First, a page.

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Kay's Originals Vol. 2


62 BIOGRAPHICAL SKETCHES. panied by his brother, then in bad health, and who died on the journey. On his return he married Sarah, daughter of Alexander Maitland, Esq. of Stoke Newington, near London, a gentleman of Scottish extraction. The lady was heiress of a considerable fortune, and had many suitors; but her choice was influenced inadvertently by a rival, who, having just returned fyom an excursion in the Highlands, unfortunately for himself related the feat which had been performed at the hill of Ben Chei1t.I After marriage, Mr. and Mrs. Sinclair took up their residence at Thurso, where his attention was chiefly occupied for a short time with a work on the Sabbath, but which, by the advice of Dr. Adam Smith, was never published. The friendship of this eminent philosopher he had early obtained, and to this circumstance he probably owed his taste for the study of political economy. Among the first of Mr. Sinclair‘s literary productions was an essay entitled ‘‘ Observations on the Scottish Dialect,” the object of which, while it afforded one of the fullest collections of what are called “ Scotticisms,” was to facilitate the acquisition of a purer style of English among his countrymen. A deficiency in this respect was then considered a formidable barrier to the success of a Rorth Briton in the capital. The essay was well received, not only as an ingenious, but useful and amusing production. During its progress he had the honour of forming the acquaintance of the great English lexicographer, to whom he was introduced by Boswell. The Parliamentary career of Mr, Sinclair began in 1780, having been chosen, at the general election, M.P. for Caithness. The prospects of the country were then extremely gloomy. The American war had proved ruinous-the ministry were unpopular, and a pdwerful opposition existed in the Commons. Not coinciding with the alarmists, whose views he conceived to be anti-national and violent, he at first gave his support to the cabinet of Lord North, with whom he was for some time on the most friendly terms. The first of Mr. Sinclair’s political pamphlets appeared in 1782, entitled, “Thoughts on the Naval Strength of Great Britain,” and was intended to dispel the gloom into which the nation had been thrown by the desertion of her ancient allies the Dutch, and the formidable aspect of the marine of France. This publication was peculiarly well-timed, and the victory of Admiral Rodney over De Grasse, on the 12th April, happening a few days afterwards, the author was highly complimented from all quarters for his sagacity, and the solidity of the opinions he had advanced. This pamphlet he followed up by another Previous to Sir John’s tour to the Continent he had entered into a matrimonial negotiation with Miss Maitland. His proposal was accepted; the marriage contract drawn up; and nothing more required than to name the day : but Mrs. Maitland felt insuperable repugnance to the removal of her daughter from her own neighbourhood, and insisted on a promise from her future son-in-law, that he would reside permanently in England. To this condition public spirit withheld him from consenting ; and tu he now considered the engagement brokeu off, he made his excursion to the Continent On his return, however, he learnt, with equal surprive and satisfaction, that Miss Maitland did not approve, BS he had supposed, of the arbitrary stipulation made by her mother. He intimated his readiness to renew his addresses-a favourable answer waa returned, and the maniage was celebrated on the 26th March 1776.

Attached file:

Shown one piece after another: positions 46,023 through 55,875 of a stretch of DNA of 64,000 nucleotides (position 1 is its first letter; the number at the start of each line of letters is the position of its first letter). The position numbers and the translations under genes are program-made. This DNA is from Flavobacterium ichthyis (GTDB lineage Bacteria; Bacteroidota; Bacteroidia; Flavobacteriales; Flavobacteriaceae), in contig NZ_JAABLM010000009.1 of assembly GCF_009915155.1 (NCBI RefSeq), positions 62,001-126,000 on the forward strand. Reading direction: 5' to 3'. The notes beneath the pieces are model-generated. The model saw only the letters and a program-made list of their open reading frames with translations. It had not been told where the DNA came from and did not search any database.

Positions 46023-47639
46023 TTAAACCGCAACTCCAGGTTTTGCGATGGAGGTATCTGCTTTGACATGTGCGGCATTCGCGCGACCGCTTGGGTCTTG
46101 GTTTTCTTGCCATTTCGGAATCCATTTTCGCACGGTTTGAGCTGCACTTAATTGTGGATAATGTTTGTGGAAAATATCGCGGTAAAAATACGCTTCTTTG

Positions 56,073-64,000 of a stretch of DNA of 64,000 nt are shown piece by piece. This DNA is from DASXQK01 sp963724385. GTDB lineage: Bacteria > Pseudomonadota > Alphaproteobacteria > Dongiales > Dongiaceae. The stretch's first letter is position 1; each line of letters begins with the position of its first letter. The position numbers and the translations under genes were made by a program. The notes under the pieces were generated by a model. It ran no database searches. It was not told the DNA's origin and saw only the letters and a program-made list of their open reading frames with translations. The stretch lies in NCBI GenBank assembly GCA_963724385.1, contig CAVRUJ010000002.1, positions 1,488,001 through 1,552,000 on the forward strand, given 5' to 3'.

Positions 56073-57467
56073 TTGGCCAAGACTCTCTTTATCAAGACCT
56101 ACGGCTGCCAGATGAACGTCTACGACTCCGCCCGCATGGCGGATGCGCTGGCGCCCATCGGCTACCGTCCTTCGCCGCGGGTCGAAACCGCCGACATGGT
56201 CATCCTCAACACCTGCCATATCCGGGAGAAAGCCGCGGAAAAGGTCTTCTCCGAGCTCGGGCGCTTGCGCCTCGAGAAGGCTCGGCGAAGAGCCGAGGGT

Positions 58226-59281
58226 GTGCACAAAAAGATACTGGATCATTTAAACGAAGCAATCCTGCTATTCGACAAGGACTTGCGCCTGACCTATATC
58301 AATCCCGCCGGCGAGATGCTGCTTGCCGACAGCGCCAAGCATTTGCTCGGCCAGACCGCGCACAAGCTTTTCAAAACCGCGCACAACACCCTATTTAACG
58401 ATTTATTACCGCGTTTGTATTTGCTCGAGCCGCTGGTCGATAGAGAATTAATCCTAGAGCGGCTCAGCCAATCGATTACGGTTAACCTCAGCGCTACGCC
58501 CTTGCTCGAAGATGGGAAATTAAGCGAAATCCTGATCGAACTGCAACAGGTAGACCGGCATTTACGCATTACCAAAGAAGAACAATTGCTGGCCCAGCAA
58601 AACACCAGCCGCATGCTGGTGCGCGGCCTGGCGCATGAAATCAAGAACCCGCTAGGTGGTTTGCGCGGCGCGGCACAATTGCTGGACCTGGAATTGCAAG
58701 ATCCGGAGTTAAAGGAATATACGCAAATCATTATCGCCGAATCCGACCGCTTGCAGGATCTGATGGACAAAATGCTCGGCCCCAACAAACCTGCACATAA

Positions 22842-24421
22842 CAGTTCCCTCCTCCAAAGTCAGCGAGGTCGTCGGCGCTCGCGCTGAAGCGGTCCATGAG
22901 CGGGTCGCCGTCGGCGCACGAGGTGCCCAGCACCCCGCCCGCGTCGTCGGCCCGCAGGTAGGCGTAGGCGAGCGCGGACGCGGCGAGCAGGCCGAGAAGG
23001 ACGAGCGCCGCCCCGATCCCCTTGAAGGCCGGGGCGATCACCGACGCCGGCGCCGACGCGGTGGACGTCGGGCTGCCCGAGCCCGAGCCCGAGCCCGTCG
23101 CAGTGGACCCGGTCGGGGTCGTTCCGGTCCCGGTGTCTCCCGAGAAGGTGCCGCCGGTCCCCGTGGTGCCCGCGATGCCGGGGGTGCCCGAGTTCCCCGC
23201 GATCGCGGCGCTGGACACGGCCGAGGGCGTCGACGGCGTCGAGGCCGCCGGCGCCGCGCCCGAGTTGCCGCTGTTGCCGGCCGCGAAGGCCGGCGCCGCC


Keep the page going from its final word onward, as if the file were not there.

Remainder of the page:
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BIOGRAPHICAL SKETCHES. 63 regarding the management and improvement of the navy. Previous to the’ resignation of Lord North, owing to various causes, among which was the insincerity of the Cabinet on the subject of peace, Mr. Sinclair had become so sensible of the necessity of a change, that he was a principal promoter of the St. Alban’s Club, whose deliberations led to the formation of the Coalition ,Ministry. - In the parliamentary histov of this year, an instance of watchful attention to his country falls to be recorded. Owing to a very unpropitious season, a general failure of the crops throughout the northern counties had occurred, and the people were reduced to severe distress. By the exertion of Mr. Sinclair a grant of ;ElS,OOO was obtained from Government, by which the inhabitants of fifteen counties were preserved from starvation. Another measure gratifying to Scotland, obtained in 1782, and in which Mr. Sinclair deeply interested himself, was the repeal of the act prohibiting the use of the national garb. On his next visit to Caithness, attired in the full Highland costume, he had left his carriage, and was enjoying a ramble on foot, followed bya crowd of natives, one of whom, in his simplicity, assured him that if he was (‘ come in the good old cause, there were a hundred gude men ready to join him within the sound 0’ the Bell 0’ Logierait !” After the accession of the Shelburne Ministry, and when overtures for peace came to be entertained, much discussion ensued on the state of the national finances. In the opinion of Mr. Sinclair, very mistaken notions were entertained and promulgated on the subject, both in and out of Parliament, tending to injure Britain in the estimation of her opponents. At this juncture, he came forward with a pamphlet (‘ On the State of our Finances,” which took a comprehensive, accurate, and well-founded view of the resources of the country. This was succeeded by another, containing a plan for the re-establishment of public credit. These speculations give rise to a more extended and laborious production, published in 1784, his “History of the Public Revenue of the British Empire” -2 vols. 4to. This work at once established the reputation of its author as a financier and economist. It was r’eceived with the highest encomiums abroad 8s well as in England, and passed through several editions. On the dissolution of Parliament in 1784, in consequence of the system of alternate representation, and the unexpected opposition of Mr. Fox as a candidate, occasioned by the Westminster scrutiny, Mr. Sinclair lost his seat for the northern burghs. He had, however, secured his return for Lostwithiel, in Cornwall, and took his seat accordingly. Some members of the corporation visiting London, embraced the opportunity of waiting on their member. After expressing their satisfaction in complimentary terms, one of them, contemplating the tall figure of Mr. Sinclair, observed that they were glad to be able to look up to their representative. “I assure you,” answered Mr. Sinclair, ($1 never shall look down on my constituency.” By the death of Mrs. Sinclair, in 1785, he was so deeply affected as to propose abandoning public life altogether. In order to divert his attention, he set